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Criminal Care? · 6 Aug 2018

A different way to run children’s homes?

I was in foster care as a child and, though I moved around a lot, my experiences were broadly positive; I remember my foster parents with great fondness. Their number one priority was my well-being, and many of the opportunities that I’ve had in my life I owe to their support and generosity. However, this is not the case for many children growing up in care.

There are about 70,000 looked-after children in England and about 8,500 children in residential care, or children’s homes as they are commonly known. These children tend to have far worse outcomes than their non-looked after peers. Only 17.5% will get 5 A* to C grades at GCSE (inc. English and Maths) compared with 67% of children overall. For those in children’s homes, the figure drops to 4%. As a result, looked-after children are far less likely to go on to further or higher education and far more likely to be homeless or unemployed as adults.

There is also a significant overrepresentation of looked-after children in both the adult and youth criminal justice system: 49% of youth offenders have spent time in care, as have 38% of adult offenders.

The criminalisation of children in residential care

These statistics are of course shocking, but one issue that I found especially concerning was the level of criminalisation of children in residential care. These children are six times more likely to be criminalised than children in foster care and almost 20 times more likely than non-looked after children. Furthermore, these figures are likely to be significant underestimates as local authorities only report figures for children who have been looked after for at least 12 months continuously; most children stay in care for less than that.

Some have argued that pre-care experiences of abuse and neglect are responsible for the levels of criminalisation. For example, 71% of criminalised children in residential care have emotional and behavioural health of borderline or actual concern. However, it would be too simplistic to blame the criminalisation of young people solely on their pre-care experiences.

Much of the criminalisation comes as a result of systemic challenges within residential care. For example, police are regularly called to children’s homes to deal with minor incidents. Some research suggests that low levels of staff training and support in many children’s homes leave staff ill-equipped to deal with challenging behaviour, so the police are used as respite to cover staff shortages. Many children abscond from children’s homes, and it’s the police who are responsible for bringing them back.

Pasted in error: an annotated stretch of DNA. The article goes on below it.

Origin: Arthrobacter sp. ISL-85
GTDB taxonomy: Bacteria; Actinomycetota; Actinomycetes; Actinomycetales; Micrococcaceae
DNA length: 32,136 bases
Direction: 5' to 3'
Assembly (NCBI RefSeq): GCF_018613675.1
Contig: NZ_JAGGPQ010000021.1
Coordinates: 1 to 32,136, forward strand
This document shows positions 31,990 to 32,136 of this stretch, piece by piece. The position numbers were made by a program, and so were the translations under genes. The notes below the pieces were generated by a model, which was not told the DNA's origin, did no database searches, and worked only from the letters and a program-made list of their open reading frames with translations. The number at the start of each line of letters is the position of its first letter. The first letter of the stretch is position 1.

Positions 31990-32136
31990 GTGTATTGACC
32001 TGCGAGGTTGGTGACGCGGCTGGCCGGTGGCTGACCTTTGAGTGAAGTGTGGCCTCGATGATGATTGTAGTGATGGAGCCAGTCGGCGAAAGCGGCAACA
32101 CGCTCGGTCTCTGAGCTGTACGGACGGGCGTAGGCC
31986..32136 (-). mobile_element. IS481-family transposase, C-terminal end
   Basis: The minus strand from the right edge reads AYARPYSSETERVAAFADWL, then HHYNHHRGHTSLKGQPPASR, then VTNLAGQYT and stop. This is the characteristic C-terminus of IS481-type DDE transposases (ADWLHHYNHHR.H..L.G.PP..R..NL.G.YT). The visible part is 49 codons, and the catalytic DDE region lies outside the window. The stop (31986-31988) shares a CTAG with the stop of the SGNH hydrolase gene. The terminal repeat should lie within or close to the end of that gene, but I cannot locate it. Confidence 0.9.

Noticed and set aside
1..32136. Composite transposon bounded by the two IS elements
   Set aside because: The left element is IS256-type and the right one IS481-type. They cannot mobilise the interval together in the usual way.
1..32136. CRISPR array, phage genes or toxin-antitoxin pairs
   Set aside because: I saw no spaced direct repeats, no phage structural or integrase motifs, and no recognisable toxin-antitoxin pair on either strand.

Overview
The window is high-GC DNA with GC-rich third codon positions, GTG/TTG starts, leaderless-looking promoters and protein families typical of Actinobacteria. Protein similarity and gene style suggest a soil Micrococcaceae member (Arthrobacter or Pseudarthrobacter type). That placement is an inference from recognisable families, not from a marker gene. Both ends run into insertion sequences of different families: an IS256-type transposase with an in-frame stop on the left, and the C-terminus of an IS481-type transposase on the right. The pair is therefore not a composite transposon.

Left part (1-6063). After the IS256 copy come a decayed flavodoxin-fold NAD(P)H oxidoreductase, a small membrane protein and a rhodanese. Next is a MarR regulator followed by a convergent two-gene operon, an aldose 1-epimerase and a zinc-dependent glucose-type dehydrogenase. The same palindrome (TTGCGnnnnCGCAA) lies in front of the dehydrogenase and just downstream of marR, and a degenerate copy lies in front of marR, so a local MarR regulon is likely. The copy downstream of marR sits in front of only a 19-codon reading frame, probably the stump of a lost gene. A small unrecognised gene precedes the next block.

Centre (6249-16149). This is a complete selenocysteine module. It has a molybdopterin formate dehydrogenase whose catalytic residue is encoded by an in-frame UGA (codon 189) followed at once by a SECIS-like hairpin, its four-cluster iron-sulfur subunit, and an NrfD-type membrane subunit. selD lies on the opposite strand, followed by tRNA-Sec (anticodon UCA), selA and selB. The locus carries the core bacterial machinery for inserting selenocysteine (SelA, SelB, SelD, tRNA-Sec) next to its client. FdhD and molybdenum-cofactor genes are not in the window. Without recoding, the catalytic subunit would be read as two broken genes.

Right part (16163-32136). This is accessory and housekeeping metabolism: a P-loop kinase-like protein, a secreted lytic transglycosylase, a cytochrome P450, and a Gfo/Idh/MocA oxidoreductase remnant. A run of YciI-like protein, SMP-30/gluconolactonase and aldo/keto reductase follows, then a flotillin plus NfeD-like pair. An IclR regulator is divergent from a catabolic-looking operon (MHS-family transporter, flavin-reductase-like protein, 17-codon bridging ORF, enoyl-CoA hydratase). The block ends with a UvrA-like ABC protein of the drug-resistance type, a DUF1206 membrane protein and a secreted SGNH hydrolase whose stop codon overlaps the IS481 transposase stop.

A different way?

Last year, I visited Germany and Denmark as part of the research I’m doing for a new type of children’s home, to be established in the UK. My organisation, Lighthouse, intends to improve outcomes for looked-after children by creating homes based on the methods and practices of European Social Pedagogy, a widely used academic discipline which combines child psychology, philosophy, and practical methods for supporting vulnerable children.

Countries that use the social pedagogy model tend to have much better outcomes for children in residential care. There are homes in Demark that send 60% of children into university, and issues like criminalisation, homelessness and long-term unemployment are rare exceptions rather than the norm.

In Germany and Denmark, staff are well paid and well trained, requiring a bachelor’s degree in Social Pedagogy and experience working with children. Many hold Master’s degrees and qualifications in associated fields, such as child psychotherapy. This is a far cry from residential care in the UK. Pay is often around minimum wage and most staff have not completed an undergraduate degree. Almost a quarter leave their role every year.

The German and Danish models have a lot to teach us about improving outcomes and reducing the criminalisation of children in care. To implement these lessons over here, I believe that we need to do three things. Firstly, education needs to go to the top of the list of priorities for supporting looked after children, particularly in children’s homes where only 40% of children attend a mainstream school. We know from research that children who regularly attend mainstream education are at far lower risk of offending. Secondly, we need to do more to encourage capable, experienced graduates with high levels of resilience to work in children’s homes. These people will be well placed to manage some of the challenging behaviours witnessed in children’s homes and, in turn, reduce police call-outs. Lastly, we need a shift in policy towards not prosecuting children in the care system. Children in care have enough challenges to deal with and adding a criminal record helps no one.

Emmanuel Akpan-Inwang is a former English teacher and trained on the Teach First programme between 2011 and 2013. Inspired by his experience of growing up in foster care, he founded Lighthouse, a new model of children’s home designed to radically improve education outcomes for looked after children and due to open in 2020. Visit the Lighthouse site for more information.


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